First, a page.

'Steve Hansen can say whatever he wants' - Warren Gatland wants end to 'trash talk'
Warren Gatland has called for an end to any "trash talking" heading into the British and Irish Lions' first Test against New Zealand.
Steve Hansen has criticised the Lions' playing style, their punishing schedule and even attempted to predict the tourists' Test line-ups, while Gatland bit back by insisting the All Blacks boss was "worried".
Lions head coach Gatland joked "that's a nice place to be in" when responding to suggestions he may have got up Hansen's nose, ahead of Saturday's Auckland opener.
But he also vowed not to let his players be goaded into deserting the suffocating tactics that have underpinned their potent wins over the Crusaders, Maori All Blacks and Chiefs.
"It's not about me at all, this is about the Lions and this group of players," said Gatland. "It's not about trying to get one-up on anyone, or me coming home.
"I'm not worried about Steve (Hansen), he can say whatever he likes. If I'm getting up his nose that's a nice position to be in!
"We've got ourselves to prepare, we know it's going to be a tough encounter. Let's let the rugby do the talking because there's been enough trash talking already. So let's get excited about what could be a fantastic series. A couple of sideline things have taken the focus away from that.
"The welcome, the hospitality we have received has been awesome.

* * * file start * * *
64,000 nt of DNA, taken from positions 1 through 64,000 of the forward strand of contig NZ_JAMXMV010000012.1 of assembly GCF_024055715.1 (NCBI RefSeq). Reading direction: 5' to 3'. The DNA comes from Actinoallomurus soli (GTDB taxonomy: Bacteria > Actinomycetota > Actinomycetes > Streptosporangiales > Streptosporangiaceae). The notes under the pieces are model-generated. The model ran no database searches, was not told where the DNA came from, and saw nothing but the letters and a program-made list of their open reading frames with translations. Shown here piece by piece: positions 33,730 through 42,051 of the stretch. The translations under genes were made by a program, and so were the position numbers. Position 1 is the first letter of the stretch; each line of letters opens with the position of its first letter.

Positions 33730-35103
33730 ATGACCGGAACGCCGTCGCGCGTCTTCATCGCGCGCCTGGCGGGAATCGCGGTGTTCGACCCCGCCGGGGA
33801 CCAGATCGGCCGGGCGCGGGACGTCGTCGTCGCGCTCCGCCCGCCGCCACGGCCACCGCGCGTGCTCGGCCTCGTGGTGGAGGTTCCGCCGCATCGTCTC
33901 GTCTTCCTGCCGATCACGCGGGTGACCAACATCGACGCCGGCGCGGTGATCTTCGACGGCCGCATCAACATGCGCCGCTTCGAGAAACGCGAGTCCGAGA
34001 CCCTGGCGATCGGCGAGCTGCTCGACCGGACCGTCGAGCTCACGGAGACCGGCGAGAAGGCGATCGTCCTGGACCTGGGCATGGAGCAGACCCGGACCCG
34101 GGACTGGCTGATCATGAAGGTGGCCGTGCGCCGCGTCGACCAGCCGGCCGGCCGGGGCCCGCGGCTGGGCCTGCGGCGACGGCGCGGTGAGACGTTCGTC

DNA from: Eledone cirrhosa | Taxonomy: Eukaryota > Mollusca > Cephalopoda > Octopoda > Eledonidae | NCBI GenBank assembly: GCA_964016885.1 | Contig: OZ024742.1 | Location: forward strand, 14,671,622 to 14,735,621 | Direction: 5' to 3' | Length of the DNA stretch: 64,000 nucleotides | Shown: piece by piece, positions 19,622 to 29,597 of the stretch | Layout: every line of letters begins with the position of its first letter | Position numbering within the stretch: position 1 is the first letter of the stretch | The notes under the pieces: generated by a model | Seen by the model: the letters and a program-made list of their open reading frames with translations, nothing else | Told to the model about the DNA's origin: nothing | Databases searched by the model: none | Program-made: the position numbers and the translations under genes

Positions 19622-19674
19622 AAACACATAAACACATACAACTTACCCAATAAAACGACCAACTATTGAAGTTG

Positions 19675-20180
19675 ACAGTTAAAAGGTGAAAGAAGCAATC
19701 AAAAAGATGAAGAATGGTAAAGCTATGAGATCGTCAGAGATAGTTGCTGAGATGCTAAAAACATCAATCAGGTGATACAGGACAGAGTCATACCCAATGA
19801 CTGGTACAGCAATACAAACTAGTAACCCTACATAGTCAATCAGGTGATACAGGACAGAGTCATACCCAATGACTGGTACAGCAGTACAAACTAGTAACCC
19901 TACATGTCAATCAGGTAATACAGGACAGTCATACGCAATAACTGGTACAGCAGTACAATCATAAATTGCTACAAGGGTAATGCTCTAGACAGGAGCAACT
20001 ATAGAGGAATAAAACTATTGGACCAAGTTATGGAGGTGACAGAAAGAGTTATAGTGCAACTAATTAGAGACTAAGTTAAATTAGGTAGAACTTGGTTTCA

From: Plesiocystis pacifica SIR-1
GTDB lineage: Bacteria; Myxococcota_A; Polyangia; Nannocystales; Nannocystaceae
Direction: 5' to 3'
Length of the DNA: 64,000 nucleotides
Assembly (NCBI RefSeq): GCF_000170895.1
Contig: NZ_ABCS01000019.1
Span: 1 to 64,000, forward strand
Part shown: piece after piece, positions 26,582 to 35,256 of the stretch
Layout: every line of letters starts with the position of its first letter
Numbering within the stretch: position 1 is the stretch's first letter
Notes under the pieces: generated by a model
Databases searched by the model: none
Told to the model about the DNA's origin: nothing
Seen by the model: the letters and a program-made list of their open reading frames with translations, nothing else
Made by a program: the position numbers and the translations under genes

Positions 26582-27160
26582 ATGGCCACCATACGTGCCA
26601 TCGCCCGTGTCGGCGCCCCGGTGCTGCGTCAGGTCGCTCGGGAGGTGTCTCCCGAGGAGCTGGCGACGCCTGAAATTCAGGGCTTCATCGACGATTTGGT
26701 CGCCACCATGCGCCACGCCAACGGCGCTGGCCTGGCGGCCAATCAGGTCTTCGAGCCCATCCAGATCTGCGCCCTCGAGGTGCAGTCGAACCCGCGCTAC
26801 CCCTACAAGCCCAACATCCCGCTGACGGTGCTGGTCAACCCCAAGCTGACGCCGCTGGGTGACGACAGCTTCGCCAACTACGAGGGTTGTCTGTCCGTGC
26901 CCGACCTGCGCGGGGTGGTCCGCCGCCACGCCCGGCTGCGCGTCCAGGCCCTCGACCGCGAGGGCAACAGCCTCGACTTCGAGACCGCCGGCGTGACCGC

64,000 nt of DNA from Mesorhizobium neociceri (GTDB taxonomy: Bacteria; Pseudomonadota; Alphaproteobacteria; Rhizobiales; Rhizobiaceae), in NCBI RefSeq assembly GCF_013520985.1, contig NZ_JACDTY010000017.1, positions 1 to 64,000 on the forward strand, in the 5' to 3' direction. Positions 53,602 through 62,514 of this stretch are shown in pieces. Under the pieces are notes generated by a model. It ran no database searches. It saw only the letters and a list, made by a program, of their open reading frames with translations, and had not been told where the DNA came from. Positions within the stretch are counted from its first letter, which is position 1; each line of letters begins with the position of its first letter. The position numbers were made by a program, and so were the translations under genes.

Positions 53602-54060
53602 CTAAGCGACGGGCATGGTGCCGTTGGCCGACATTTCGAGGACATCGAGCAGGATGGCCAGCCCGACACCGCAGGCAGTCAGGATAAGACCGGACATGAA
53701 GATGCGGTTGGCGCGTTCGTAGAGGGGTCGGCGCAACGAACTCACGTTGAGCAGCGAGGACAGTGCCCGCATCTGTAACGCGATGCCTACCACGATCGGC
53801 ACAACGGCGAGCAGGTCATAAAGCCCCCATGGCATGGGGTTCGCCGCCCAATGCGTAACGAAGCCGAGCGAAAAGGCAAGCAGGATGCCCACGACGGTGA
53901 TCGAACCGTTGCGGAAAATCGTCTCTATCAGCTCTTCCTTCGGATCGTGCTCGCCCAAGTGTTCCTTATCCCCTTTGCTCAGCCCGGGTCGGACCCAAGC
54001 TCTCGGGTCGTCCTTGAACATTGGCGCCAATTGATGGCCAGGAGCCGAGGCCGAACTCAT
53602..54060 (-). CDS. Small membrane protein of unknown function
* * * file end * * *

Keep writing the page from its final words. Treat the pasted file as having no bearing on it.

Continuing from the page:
"I'm getting a different message from the one we've been receiving as a squad of players from sometimes what's being reported in the media."
Peter O'Mahony will captain the Lions in Saturday's Test series opener, with tour skipper Sam Warburton taking a seat on the bench.
Warburton becomes the Lions' first tour skipper since 1930 not to lead the tourists in a Test opener.
Liam Williams has been preferred to Leigh Halfpenny at full-back, with Elliot Daly starting at left wing and George North omitted from the match 23.
Gatland insisted that the Lions have delivered the selection priorities they had promised.
"I'd like to think we've been consistent in the messages we've been delivering," said Gatland.
"We said that we'd pick the team on form, there are some differences from predictions at the start of the tour, but that's what we've done."
The Lions announced their Test intentions with their bullish 12-3 win over the Crusaders in Christchurch, before dispatching the Maori 32-10 in Rotorua.
Daly and Williams played their way into the Test side in Tuesday's 34-6 win over the Chiefs in Hamilton, and Gatland pledged the Lions will stick to their long-held plans over styles of play.
"We squeezed the life out of those two teams and we won't stop being aggressive defensively," said Gatland of the Lions' wins over the Crusaders and the Maori.
"To play against the All Blacks you've got to have a strong set-piece, you need a platform to be able to work off to start with.
"We've created opportunities, early on the tour we weren't finishing off the line breaks, but on Tuesday against the Chiefs we started to do that.
"I think we've played some lovely rugby.
"We struggled at the start of the tour, but we've outscored opponents nine tries to three in the last four games.
"I can't fault the players if we're getting some success by dominating up front.
"We're not going to be talked into playing Barbarian-type rugby when we've got certain weapons we can use to our advantage. That's being smart about how you play.
"And hopefully we can be strong at set-piece and strong defensively at the weekend, and when the opportunities arise we can get in behind the All Blacks and finish the opportunities we create."